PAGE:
For example, in Houston Bolt and Terminal Railway Co., an employee fainted at work and was sent to a physician. The physician ran a series of tests which included one for drugs, to determine the reason for the employee's fainting. The drug test indicated that methadone was in the employee's urine. The employee consulted a physician who had another test performed. The physician then wrote a report stating that the employee's urine contained a compound similar to methadone but that it was not methadone. Despite this report, the employee was terminated for being a safety threat to other employees. Information relating to the results of the employer-administered test was then made known to third parties. The employee subsequently sued for defamation and was awarded $200,000 in damages on the finding that the employer-administered test was false.

A principle which protects employers from employee defamation claims is the doctrine of "qualified privilege," which allows publication if there was a "need to know" reason for the particular communication. The purpose of this doctrine is to allow the free flow of legitimate business information without the fear of defamation suits. However, this privilege is not absolute.

The malicious publication of an employee's positive test result that later turns out to be negative would not be protected by the qualified privilege.

3. Negligence.

An additional private action that can be raised in the employment sector is negligence. The elements of a cause of action for negligence are: (1) a duty, (2) requiring a standard of conduct, (3) a failure to conform to that standard or a breach of the duties, (4) a connection between the conduct and the resulting injury, (5) and actual loss or damage. Thus, a drug screen that is incorrectly interpreted or conducted can satisfy the requisite elements of a negligence action.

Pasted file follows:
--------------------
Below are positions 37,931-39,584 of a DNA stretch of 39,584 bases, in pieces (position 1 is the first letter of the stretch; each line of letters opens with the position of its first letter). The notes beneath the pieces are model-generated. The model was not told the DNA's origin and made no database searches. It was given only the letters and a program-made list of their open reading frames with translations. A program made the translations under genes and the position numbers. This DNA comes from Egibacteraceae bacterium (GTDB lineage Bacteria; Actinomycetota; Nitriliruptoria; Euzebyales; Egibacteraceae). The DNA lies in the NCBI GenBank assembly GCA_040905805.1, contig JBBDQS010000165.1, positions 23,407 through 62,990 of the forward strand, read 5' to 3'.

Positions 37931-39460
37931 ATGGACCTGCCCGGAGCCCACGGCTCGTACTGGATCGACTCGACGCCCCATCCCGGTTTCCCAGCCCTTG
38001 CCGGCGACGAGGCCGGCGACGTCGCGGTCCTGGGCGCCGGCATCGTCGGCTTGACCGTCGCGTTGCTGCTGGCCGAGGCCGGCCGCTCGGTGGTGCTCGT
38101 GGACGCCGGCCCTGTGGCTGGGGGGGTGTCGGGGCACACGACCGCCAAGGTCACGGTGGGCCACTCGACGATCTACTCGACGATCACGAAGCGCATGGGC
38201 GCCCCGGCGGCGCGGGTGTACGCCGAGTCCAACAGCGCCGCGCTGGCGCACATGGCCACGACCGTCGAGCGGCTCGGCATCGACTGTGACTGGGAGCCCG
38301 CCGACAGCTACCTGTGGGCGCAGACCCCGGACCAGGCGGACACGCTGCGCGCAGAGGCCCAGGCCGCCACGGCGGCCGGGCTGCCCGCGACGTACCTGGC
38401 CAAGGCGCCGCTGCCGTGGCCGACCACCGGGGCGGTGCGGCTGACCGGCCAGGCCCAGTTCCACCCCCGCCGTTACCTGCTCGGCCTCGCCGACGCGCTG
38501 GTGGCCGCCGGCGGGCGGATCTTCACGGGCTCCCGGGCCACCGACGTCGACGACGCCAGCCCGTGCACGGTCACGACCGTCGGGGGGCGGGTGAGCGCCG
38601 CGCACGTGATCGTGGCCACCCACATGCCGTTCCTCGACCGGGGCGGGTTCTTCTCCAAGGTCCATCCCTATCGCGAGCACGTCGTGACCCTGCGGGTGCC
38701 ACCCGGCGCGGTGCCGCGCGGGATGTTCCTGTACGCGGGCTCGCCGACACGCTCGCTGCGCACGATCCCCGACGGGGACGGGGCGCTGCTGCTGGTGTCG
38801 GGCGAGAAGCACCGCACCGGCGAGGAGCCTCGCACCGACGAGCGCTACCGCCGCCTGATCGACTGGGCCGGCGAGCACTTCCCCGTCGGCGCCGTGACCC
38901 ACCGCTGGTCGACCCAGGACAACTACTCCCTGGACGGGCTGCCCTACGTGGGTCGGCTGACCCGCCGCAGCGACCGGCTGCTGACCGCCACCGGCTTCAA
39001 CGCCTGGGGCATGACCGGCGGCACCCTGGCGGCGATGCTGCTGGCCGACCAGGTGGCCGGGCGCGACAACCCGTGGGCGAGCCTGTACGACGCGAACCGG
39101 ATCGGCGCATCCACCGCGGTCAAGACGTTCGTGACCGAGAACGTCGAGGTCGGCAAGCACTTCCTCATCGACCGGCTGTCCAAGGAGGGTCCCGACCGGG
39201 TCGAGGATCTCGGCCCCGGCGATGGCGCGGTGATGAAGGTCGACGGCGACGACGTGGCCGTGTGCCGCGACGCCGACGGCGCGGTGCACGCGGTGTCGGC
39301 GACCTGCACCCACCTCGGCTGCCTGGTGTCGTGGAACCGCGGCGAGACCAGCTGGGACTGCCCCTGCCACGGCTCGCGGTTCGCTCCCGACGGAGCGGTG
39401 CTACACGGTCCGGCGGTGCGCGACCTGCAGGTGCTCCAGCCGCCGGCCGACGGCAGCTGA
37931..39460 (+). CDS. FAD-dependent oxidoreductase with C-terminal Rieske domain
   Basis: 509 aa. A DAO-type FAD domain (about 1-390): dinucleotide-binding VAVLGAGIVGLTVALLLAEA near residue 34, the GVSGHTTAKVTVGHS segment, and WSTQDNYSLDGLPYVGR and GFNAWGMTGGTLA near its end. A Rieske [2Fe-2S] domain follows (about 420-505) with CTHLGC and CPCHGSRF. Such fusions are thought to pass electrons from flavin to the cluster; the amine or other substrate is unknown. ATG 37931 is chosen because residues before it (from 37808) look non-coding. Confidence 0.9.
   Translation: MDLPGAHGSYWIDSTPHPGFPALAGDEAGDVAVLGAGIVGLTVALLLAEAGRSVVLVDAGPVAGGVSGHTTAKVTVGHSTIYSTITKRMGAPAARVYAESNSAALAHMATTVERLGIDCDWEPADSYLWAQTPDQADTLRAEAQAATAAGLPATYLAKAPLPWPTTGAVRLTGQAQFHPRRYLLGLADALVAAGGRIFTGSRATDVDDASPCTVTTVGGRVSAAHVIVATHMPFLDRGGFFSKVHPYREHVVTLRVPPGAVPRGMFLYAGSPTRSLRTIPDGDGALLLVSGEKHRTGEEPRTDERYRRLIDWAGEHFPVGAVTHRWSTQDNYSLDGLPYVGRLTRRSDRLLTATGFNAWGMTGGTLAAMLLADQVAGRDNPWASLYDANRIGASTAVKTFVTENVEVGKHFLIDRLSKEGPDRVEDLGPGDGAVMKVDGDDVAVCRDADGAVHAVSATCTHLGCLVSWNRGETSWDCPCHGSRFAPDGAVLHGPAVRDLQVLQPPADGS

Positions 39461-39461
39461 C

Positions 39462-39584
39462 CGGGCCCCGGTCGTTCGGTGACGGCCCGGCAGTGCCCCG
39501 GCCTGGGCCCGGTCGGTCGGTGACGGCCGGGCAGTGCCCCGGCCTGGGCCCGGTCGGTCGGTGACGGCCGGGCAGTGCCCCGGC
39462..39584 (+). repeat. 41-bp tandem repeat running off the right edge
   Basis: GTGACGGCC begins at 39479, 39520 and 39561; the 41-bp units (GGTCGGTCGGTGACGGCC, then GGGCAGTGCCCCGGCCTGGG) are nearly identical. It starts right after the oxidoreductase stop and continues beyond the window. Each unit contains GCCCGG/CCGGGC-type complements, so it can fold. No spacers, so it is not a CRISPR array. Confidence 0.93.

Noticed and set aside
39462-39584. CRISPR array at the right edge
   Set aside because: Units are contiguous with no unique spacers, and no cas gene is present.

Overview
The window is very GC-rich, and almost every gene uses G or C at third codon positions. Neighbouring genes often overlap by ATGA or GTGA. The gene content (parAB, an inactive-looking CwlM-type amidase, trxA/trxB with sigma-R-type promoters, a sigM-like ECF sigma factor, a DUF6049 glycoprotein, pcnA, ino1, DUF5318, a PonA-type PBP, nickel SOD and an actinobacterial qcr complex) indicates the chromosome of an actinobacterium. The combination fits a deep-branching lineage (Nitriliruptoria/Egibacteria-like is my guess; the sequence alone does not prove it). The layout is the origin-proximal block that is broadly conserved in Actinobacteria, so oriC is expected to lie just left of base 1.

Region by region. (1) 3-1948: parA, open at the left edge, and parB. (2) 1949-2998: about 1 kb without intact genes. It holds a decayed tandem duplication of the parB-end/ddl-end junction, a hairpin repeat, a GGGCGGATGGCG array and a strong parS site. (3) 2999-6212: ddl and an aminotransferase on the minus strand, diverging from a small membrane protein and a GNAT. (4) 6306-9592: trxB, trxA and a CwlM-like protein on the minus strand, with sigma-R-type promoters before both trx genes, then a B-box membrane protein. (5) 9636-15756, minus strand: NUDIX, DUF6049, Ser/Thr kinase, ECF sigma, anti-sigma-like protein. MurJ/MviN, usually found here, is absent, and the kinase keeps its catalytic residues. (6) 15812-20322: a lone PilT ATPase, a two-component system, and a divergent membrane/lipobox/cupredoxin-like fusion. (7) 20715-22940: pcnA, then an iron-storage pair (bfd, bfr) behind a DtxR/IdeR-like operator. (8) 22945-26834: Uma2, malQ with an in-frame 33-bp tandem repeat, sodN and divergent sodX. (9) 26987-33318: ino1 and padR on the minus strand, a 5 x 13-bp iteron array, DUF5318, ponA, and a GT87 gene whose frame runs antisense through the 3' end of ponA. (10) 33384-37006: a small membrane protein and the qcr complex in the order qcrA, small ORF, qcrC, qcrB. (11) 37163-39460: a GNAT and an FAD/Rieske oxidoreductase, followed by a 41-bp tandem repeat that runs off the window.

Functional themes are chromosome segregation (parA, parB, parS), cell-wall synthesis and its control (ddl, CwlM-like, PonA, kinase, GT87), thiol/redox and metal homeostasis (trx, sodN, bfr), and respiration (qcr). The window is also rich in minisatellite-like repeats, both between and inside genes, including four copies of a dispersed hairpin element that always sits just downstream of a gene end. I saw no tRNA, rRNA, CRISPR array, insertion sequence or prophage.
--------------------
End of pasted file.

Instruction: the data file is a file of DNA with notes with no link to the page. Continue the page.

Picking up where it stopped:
Once the urine sample is given, the potential for human error begins. The most common error consists of confusing samples. However, there is also potential for operator error or error resulting from a previous sample that was strongly positive. Furthermore, some legally obtained or naturally occurring substances can sometimes test as if they are illegal drugs, causing the problem of "cross-reaction." For example, false positives have been traced to many over-the-counter-drugs.

In order to rely upon the results of drug tests, the employer must be able to establish that the test was properly administered. The employer must establish that the test was given by a qualified technician according to established clinical standards. Test results based on inadequate testing procedures or a failure by the employer to establish a proper "chain of custody" of the evidence have been rejected. For example, in one arbitration case, an employer's argument that an employee was impaired was rejected because the employer had kept the employee's blood sample in his home refrigerator overnight before having it analyzed.